Alkaline Earth Metals:
The elements Beryllium (Be), Magnesium (Mg), Calcium (Ca), Strontium (Sr), Barium (Ba) and Radium (Ra) constitute group 2 of the long form of the Periodic table and are collectively known as Alkaline earth metals or Alkaline earths. These are named so because oxides of Ca, Sr and Ba (known even in ancient times) are found in earth’s crust and when dissolved in water, they form hydroxides which are alkaline in nature. These elements (Ca, Sr and Ba) are placed along with Be, Mg and Ra in 2nd group and the term Alkaline earth metals is still commonly used for 2nd group elements. The last element of the group i.e. Radium is highly radioactive in nature.
General Trends in Physical Properties of Alkaline Earth Metals:
(i) Electronic Configuration- Alkaline earth metals contain 2 electrons in s-orbital of their outermost shell and therefore, their general outer electronic configuration is ns2, where n = 2 to 7.
|Element / Symbol||Atomic Number||Electronic Configuration|
|Beryllium, Be||4||1s2, 2s2 or [He] 2s2|
|Magnesium, Mg||12||1s2, 2s2 2p6, 3s2 or [Ne] 3s2|
|Calcium, Ca||20||1s2, 2s2 2p6, 3s2 3p6, 4s2 or [Ar] 4s2|
|Strontium, Sr||38||1s2, 2s2 2p6, 3s2 3p6 3d10, 4s2 4p6, 5s2 or [Kr] 5s2|
|Barium, Ba||56||1s2, 2s2 2p6, 3s2 3p6 3d10, 4s2 4p6 4d10, 5s2 5p6, 6s2 or [Xe] 6s2|
|Radium, Ra||88||1s2, 2s2 2p6, 3s2 3p6 3d10, 4s2 4p6 4d10 4f14, 5s2 5p6 5d10, 6s2 6p6, 7s2 or [Rn] 7s2|
(ii) Density- Alkaline earth metals are denser than corresponding alkali metals because of their smaller atomic radii. However, it decreases slightly up to Ca and then increases with the rise in atomic number.
(iii) Hardness- Alkaline earths are also soft but are harder than alkali metals. Their hardness gradually decreases with the increase in atomic number.
(iv) Atomic radii and Ionic radii- The atomic radii of alkaline earth metals are smaller than those of alkali metals due to their higher nuclear charge. On moving down the group from Be to Ra, the atomic radii show an increasing trend due to an increase in the number of electronic shells. Example- Be (o.89Å), Ba (1.98Å).
Like atomic radii, ionic radii also increase as we move down the group from Be to Ra. The ionic radii of these elements are quite large but smaller than corresponding alkali metals because of their increased nuclear charge.
(v) Melting points and Boiling points- The melting points and boiling points of alkaline earth metals do not show regular trend on moving down the group. However, their melting points and boiling points are higher than those of alkali metals due to strong metallic bonding.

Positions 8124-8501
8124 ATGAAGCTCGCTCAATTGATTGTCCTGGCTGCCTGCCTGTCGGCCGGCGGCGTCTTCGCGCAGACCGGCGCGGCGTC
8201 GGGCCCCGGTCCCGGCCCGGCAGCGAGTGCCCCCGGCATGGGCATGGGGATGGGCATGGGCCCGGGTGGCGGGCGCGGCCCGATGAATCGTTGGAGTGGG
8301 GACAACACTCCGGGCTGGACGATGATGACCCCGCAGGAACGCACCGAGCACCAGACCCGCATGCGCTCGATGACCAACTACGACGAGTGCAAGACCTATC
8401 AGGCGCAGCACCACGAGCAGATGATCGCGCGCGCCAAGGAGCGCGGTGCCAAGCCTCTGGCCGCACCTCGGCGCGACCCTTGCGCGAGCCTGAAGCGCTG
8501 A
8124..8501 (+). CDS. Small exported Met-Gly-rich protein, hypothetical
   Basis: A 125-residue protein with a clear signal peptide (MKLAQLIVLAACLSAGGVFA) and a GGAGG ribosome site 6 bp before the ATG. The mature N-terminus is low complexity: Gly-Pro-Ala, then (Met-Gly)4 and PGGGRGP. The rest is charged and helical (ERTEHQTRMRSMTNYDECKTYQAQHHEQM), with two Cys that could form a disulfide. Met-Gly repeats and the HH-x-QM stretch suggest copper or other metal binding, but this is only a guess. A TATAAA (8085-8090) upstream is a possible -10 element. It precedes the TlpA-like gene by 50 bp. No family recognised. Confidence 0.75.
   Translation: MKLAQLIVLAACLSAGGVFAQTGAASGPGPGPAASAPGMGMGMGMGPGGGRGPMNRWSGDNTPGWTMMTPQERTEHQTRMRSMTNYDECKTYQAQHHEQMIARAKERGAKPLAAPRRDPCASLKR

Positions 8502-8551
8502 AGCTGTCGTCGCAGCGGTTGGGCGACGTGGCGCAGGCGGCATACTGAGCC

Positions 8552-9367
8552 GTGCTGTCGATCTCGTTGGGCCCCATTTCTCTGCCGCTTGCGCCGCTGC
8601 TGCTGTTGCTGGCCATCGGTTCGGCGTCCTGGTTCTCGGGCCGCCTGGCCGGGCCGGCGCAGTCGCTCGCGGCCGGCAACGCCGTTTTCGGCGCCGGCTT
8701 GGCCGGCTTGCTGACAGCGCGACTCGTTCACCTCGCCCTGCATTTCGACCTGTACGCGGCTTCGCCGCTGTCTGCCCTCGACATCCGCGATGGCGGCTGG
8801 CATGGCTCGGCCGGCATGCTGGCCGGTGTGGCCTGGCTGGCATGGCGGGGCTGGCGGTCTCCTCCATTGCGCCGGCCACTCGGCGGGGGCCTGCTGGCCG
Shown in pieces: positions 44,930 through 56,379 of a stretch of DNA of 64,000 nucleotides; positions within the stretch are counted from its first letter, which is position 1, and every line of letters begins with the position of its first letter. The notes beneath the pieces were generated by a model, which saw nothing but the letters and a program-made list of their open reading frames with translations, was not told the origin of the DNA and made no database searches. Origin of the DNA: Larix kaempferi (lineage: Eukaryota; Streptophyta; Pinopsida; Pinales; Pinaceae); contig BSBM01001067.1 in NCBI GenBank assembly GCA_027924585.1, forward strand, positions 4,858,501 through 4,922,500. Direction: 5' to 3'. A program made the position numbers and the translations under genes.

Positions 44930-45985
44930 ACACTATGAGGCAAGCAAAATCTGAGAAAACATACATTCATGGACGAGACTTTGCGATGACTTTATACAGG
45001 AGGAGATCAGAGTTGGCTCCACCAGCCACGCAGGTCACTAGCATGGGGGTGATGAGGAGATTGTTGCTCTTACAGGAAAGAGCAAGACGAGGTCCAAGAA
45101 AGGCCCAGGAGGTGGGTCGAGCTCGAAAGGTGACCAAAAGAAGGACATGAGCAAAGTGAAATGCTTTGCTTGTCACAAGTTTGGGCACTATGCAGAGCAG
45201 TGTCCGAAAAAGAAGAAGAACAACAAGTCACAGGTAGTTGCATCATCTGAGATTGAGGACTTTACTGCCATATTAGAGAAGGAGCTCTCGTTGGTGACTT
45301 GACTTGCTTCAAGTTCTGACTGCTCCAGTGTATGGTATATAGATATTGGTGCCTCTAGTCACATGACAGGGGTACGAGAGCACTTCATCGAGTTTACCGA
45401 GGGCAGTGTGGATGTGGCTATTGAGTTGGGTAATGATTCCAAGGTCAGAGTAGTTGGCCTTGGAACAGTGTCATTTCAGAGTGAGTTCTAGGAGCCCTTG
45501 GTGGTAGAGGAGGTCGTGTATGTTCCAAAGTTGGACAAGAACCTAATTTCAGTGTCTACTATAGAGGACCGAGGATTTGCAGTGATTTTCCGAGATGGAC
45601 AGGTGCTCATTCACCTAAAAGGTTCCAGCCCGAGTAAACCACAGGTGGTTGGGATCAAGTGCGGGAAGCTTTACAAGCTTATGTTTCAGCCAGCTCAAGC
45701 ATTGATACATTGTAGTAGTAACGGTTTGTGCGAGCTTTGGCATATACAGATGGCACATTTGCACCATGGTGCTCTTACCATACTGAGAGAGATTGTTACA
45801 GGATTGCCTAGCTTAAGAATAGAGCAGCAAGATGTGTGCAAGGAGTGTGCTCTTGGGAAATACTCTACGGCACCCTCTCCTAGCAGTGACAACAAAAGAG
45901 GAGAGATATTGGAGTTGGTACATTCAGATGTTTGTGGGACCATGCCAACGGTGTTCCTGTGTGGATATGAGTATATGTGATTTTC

(vi) Ionisation energy- The ionisation energy of alkaline earth metals are comparatively higher than alkali metals because of their small size. However, on moving down the group from Be to Ra, the ionisation energy goes on decreasing due to an increase in atomic size. Further, the second ionisation energy (IE2) is greater than the first ionisation energy (IE1) because greater energy is required to remove the second electron from a positively charged ion than from a neutral atom. Example- IE1 of Be = 900 KJ/mole and IE2 = 1757 KJ/mole.
(vii) Electronegativity- Alkaline earth metals have low values of electronegativity due to their large atomic size and on moving down the group from Be to Ra, it goes on decreasing. This shows that Alkaline earths are highly electropositive in character (metallic in nature) which increases on moving down to the group.
(viii) Oxidation State- Alkaline earth metals have a strong tendency to lose both the outer s-electrons in order to acquire the stable configuration of a nearest noble gas. Therefore, alkaline earths are divalent in nature and exhibit an oxidation state of +2 in their compounds i.e. M – 2e– ——–> M2+.
(ix) Flame Colouration- Alkaline earth metals and their compounds impart characteristic colour to the flame because of their low ionisation energy due to which the electrons jump to higher energy levels. When these excited electrons return to a ground state, the absorbed energy is emitted in the form of radiations having definite wavelengths. Be and Mg do not impart any colour to the flame because of their small atomic size due to which electrons can not be raised to a higher energy level. Example- Ca- Brick red, Sr- Crimson red, Ba- Grassy green.
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